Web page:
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Publication numberUS6845633 B2
Publication typeGrant
Application numberUS 10/098,530
Publication dateJan 25, 2005
Filing dateMar 18, 2002
Priority dateMar 16, 2001
Fee statusPaid
Also published asCA2373332A1, CA2373332C, CN1215000C, CN1384072A, DE60213897D1, DE60213897T2, EP1241143A2, EP1241143A3, EP1241143B1, US20020134109
Publication number098530, 10098530, US 6845633 B2, US 6845633B2, US-B2-6845633, US6845633 B2, US6845633B2
InventorsJorma Vitkala
Original AssigneeTamglass Ltd. Oy
Export CitationBiBTeX, EndNote, RefMan
External Links: USPTO, USPTO Assignment, Espacenet
Method and apparatus for heating glass panels in a tempering furnace equipped with rollers
US 6845633 B2
Abstract
In a method and an apparatus for heating glass panels in a tempering furnace equipped with rollers, glass panels are carried on a conveyor defined by rollers into a tempering furnace for the duration of a heating cycle, followed by carrying the glass panels into a tempering station. The glass panels are heated in the tempering furnace by bottom- and top-heating radiation elements as well as by bottom- and top-heating convection elements through which convection air is supplied to the tempering furnace. The glass panels' bottom side is heated by the bottom-heating convection elements, which are arranged lengthwise along the furnace and define convection heating zones side by side in a lateral direction of the tempering furnace. Thus, convection heating effects of the convection heating zones can be altered relative to each other for profiling the heat transfer coefficient in a lateral direction of the furnace.
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Claims(18)
1. A method for heating glass panels in a tempering furnace equipped with rollers, the method comprising:
carrying glass panels on a conveyor, the conveyor being at least partially formed by rollers, into a tempering furnace for a heating cycle;
after the heating cycle, carrying the glass panels into a tempering furnace;
heating the glass panels in the tempering furnace using bottom- and top-heating radiation elements as well as heating the glass panels in the tempering furnace using bottom- and top-heating convection elements with convection air supplied into the tempering furnace, wherein the bottom-heating convection elements are disposed lengthwise of the tempering furnace and define convection heating zones side-by-side in a lateral direction of the tempering furnace.
2. The method as set forth in claim 1, wherein the bottom-heating convection elements are adapted to provide a bottom-heating convection effect and are controlled so that heating effects in the convection heating zones are altered relative to each other.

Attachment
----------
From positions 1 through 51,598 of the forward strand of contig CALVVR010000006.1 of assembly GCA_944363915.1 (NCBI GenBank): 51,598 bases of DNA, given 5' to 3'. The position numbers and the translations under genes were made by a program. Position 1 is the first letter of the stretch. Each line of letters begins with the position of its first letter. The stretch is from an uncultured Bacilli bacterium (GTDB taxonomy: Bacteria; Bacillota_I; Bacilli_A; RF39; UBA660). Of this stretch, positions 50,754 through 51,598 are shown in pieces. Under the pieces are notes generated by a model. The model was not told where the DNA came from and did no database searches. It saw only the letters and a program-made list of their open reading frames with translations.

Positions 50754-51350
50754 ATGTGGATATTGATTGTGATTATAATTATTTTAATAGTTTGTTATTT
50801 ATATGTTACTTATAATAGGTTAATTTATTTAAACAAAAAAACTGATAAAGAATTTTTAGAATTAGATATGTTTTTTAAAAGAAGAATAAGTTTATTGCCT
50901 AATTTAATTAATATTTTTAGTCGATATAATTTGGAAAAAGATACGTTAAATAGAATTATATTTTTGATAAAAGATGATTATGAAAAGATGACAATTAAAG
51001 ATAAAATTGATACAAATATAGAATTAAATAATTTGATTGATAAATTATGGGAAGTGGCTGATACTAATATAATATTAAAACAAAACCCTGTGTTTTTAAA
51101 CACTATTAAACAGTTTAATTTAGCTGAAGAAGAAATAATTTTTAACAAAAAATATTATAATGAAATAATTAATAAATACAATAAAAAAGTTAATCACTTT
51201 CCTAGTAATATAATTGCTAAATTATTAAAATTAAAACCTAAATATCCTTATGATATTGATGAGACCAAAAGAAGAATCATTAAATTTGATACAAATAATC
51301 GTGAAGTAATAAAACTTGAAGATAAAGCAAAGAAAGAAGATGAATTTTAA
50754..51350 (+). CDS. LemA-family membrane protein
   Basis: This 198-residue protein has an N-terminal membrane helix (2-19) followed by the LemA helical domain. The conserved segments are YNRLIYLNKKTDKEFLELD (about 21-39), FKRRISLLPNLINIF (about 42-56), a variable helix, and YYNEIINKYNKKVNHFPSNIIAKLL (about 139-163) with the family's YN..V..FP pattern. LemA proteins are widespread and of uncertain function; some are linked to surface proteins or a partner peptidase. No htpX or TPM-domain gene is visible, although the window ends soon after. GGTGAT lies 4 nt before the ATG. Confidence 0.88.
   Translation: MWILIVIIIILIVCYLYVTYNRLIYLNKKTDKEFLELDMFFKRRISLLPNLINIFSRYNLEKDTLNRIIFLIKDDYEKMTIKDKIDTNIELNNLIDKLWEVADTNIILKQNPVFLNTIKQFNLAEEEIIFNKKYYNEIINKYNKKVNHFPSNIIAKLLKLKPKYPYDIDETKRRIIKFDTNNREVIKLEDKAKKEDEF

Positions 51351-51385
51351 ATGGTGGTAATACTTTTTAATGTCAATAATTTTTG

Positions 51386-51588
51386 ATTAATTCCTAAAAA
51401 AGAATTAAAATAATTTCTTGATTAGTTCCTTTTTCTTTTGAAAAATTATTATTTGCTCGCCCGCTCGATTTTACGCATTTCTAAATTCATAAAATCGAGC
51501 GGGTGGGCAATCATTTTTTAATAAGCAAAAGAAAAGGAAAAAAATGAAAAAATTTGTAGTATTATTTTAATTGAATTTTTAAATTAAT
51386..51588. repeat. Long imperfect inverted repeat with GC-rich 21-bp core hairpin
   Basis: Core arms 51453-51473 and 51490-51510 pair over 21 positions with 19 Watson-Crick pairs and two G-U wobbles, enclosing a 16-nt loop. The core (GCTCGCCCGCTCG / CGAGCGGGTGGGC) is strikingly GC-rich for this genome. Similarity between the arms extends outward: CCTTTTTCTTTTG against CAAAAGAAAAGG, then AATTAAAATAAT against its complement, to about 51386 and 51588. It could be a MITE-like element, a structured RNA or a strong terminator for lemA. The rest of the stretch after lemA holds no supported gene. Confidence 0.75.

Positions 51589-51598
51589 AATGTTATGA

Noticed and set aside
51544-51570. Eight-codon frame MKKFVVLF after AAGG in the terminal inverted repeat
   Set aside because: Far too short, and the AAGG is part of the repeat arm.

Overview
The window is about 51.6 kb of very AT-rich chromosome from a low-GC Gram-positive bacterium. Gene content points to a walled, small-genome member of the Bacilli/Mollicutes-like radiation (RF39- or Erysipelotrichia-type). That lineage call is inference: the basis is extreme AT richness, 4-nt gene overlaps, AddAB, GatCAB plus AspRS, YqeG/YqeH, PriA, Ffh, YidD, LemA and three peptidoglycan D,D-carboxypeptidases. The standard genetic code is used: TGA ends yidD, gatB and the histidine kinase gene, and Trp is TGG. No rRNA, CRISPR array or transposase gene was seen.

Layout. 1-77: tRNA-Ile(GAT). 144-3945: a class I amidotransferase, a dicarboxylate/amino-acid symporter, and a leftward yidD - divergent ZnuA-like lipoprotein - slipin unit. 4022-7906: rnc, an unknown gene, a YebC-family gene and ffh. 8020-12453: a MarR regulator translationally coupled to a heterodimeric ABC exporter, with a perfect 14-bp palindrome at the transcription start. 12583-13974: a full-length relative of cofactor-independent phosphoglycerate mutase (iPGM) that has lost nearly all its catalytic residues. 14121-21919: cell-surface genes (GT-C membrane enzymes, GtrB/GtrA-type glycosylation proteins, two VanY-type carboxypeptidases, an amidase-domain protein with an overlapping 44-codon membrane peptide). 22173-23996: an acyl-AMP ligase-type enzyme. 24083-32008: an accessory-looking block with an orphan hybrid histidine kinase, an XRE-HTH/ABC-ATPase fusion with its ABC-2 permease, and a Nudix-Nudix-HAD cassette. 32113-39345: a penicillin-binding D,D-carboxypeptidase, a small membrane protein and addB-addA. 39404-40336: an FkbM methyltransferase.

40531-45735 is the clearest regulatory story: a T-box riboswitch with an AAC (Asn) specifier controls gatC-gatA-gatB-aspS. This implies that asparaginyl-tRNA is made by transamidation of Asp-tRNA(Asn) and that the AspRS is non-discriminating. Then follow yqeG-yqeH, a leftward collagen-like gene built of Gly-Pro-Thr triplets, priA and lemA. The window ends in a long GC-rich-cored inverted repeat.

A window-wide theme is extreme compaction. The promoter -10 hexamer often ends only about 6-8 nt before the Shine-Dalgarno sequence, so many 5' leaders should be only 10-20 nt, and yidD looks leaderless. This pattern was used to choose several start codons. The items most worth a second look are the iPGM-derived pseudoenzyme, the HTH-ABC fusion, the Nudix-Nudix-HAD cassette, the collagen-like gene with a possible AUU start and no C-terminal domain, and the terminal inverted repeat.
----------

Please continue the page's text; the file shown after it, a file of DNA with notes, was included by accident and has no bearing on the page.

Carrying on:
3. The method as set forth in claim 2, wherein the top-heating convection elements are disposed lengthwise of the tempering furnace and define top convection heating zones side-by-side in a lateral direction of the tempering furnace and the top-heating convection elements are adapted to provide a top-heating convection effect and are controlled so that heating effects in the top convection heating zones and in top sides of the glass panels are altered relative to each other.
4. The method as set forth in claim 3, wherein the bottom-heating convection elements and the top-heating convection elements are controlled so that bottom- and top-heating convection effects substantially follow each other.
5. The method as set forth in claim 2, wherein the bottom-heating convection elements are controlled to alter bottom-heating convection effects in the convection heating zones relative to each other by controlling at least one of volume flow, temperature, and jet duration of convection air.
6. The method as set forth in claim 5, wherein the bottom-heating convection elements are controlled so that jet duration of convection air is shorter at edge zones of the glass panels than at mid-sections of the glass panels.
7. The method as set forth in claim 2, wherein the bottom-heating convection elements are controlled to alter bottom-heating convection effects in the convection heating zones relative to each other by controlling flow of convection air to the bottom-heating convection elements.
8. The method as set forth in claim 2, wherein the bottom-heating convection elements are controlled to alter bottom-heating convection effects in the convection heating zones relative to each other by switching on and off flow of convection air to the bottom-heating convection elements.
9. The method as set forth in claim 2, wherein the top-heating convection elements are adapted to provide a top-heating convection effect and are controlled so that heating effects in the top convection heating zones and in top sides of the glass panels are altered relative to each other, and wherein bottom-heating convection effects and top-heating convection effects are varied during a heating cycle for a glass panel such that, during one stage of a heating cycle for the glass panel, convection heating at a top side of the glass panel is more intense than convection heating at a bottom side of the glass panel and, during a subsequent stage of the heating cycle, convection heating at the bottom side of the glass panel is more intense than convection heating at the top side of the glass panel.
10. The method as set forth in claim 3, further comprising
measuring temperatures of the top-heating radiation elements, comparing measured temperatures with a set value, and increasing power to ones of the radiation heating elements having measured temperatures below the set value, and
providing top- and bottom-heating convection effects only to those convection zones in radiation heating elements to which power is being increased are located.